Nutrition science is confusing. There’s no one set of recommendations to which everyone agrees. There’s no perfect human diet. There’s just a bunch of biochemists, nutritionists, doctors, holistic health practitioners, and armchair experts with their own opinion.
I’m one of them. And without going into too much detail about who you should trust in these situations, it’s important to remind you that certified nutritionists would be the first and best place to start for nutrition advice. But even among us there are disagreements!
For example, I personally follow many of the women from my masters program and watch the wonderful ways they are growing in success and renown in various parts of the country. Among us there’s a range of nutrition belief systems anywhere from vegan and plant based to paleo to keto and everywhere in between. And we all went through the same program!
I dont tell you this to scare you. All of these women are incredibly talented and I respect each of them. They even have scientific backup for the things they recommend. But that is the real key!
Everyone’s different. And because everyone’s different, there can be a study in one group showing an intervention was successful and in another group that it wasn’t.
Nutrition Science is murky and can be flawed as well. It is very difficult, if not impossible to isolate nutritional interventions from the complex range of lifestyles and emotional spaces that people are in at the time of the study. For example, a person eating a keto diet after years of fast food and low nutrient density will probably get major benefits. On the other hand, a woman with hypothyroid issues and burned out adrenals may not do so well.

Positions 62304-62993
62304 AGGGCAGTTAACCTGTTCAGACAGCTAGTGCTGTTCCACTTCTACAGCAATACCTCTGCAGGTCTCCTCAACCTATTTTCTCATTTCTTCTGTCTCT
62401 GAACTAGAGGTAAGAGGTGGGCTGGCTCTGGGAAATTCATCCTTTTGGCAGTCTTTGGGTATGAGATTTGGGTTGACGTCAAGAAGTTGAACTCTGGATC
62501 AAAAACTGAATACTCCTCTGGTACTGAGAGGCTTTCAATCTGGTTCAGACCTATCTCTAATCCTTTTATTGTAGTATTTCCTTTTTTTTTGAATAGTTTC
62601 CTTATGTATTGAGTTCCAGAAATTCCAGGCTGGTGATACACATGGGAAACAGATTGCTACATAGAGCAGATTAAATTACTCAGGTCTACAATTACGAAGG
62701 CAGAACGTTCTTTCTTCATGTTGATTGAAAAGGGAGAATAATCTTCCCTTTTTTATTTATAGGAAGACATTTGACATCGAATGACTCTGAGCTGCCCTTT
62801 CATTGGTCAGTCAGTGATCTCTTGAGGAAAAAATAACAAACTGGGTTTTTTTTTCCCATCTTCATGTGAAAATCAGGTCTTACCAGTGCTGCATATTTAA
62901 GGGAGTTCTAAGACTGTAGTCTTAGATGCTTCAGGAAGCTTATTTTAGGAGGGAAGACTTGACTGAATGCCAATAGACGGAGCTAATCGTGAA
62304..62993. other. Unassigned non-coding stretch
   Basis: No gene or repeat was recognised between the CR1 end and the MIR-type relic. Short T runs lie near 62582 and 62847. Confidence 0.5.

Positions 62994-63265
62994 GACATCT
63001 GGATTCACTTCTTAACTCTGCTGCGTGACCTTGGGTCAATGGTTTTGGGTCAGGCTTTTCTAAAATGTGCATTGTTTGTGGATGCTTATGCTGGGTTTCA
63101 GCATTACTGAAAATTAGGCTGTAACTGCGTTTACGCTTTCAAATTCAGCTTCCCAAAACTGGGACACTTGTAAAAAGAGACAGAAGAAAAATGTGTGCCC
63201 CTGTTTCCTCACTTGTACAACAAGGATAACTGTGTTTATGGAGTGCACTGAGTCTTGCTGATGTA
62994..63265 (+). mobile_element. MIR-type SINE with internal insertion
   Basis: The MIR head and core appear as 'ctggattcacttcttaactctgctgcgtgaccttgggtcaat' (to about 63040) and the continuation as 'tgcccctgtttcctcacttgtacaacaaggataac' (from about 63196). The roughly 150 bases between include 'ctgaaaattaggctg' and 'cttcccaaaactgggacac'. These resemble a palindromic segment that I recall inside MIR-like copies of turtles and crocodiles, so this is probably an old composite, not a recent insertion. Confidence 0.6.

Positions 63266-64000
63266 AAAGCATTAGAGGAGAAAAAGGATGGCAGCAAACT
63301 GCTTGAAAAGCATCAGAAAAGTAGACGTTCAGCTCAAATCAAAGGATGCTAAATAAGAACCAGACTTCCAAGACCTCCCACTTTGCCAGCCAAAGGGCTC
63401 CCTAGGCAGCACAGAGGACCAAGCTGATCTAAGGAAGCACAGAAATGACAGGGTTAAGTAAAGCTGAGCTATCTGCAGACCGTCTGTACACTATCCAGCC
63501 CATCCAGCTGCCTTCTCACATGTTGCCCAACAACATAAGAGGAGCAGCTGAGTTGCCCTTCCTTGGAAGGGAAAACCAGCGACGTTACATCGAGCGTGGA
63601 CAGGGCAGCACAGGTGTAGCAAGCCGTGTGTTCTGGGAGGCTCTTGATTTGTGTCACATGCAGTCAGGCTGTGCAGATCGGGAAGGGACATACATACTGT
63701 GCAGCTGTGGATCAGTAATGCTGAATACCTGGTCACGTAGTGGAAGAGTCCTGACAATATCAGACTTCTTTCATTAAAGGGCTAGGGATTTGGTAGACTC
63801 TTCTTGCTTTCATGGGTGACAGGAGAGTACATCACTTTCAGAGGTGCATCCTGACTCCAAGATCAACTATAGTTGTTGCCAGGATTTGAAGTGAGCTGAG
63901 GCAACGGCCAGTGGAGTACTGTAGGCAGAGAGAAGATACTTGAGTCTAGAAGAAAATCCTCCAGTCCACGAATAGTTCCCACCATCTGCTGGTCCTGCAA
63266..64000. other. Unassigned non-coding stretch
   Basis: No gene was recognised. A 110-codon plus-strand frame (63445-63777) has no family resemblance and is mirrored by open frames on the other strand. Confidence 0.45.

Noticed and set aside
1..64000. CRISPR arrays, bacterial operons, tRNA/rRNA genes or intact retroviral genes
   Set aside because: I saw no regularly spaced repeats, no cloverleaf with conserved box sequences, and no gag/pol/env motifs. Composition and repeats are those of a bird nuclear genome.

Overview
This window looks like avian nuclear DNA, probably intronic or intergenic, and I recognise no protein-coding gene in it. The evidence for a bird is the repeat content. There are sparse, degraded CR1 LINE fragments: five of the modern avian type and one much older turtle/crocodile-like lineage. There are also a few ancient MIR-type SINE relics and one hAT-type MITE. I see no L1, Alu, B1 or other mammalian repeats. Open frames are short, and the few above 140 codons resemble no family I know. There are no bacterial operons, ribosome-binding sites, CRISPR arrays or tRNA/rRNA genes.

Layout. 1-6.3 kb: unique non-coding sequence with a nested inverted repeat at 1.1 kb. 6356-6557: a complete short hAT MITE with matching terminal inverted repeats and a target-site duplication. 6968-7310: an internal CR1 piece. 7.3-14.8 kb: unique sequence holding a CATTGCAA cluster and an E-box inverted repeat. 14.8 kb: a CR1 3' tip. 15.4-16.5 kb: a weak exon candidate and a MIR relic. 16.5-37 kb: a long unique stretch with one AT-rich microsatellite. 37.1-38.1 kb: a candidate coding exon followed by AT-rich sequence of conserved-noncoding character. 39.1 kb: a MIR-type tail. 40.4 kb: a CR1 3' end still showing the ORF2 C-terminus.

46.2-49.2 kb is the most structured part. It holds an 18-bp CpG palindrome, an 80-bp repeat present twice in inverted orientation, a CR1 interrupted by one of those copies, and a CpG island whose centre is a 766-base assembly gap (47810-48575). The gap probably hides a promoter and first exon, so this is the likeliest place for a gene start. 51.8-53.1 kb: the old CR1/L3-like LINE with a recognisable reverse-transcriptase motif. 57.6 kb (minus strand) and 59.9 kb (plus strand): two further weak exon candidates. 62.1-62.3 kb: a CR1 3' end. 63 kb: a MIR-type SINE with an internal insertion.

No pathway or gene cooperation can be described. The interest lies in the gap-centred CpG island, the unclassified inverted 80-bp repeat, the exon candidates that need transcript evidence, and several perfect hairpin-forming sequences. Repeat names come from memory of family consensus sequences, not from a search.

Everything in nutrition is relative to the person in question.
Many different diets have been shown to improve health in studies and that means one major thing to a nutritionist: that while there may be personal preferences with diet and lifestyle, each person will have their own response and must be treated as unique. It also indicates that any diet which favors nutrient density over packaged, processed, and restaurant food is better than the average American’s daily diet and can improve health.
Many people have anecdotal evidence that their diet has worked for them and while this should always be taken with a grain of salt, it also shouldn’t be ignored. In my practice I have my own evidence of this. I’ve picked up on connections between certain groups and noted dietary approaches that seem to work better.
It’s important to remember that we don’t know everything and we maybe never will. So before you judge someone for eating carbs (or not eating them!) remember that they are unique just as you are unique and must find the approach that works for them. And by the way, never try to needle or force someone into eating the cake or drinking the alcohol at the party. Food sensitivity and gut issues are real and their recovery should be respected.
There’s a lot that happens when we eat that we don’t fully understand yet. That’s part of what makes nutrition so exciting!
One thing we absolutely do know, though. Nutrition is the very foundation of human health. Its impact should never be ignored.
If you’d like to find the diet best for you, book an appointment here.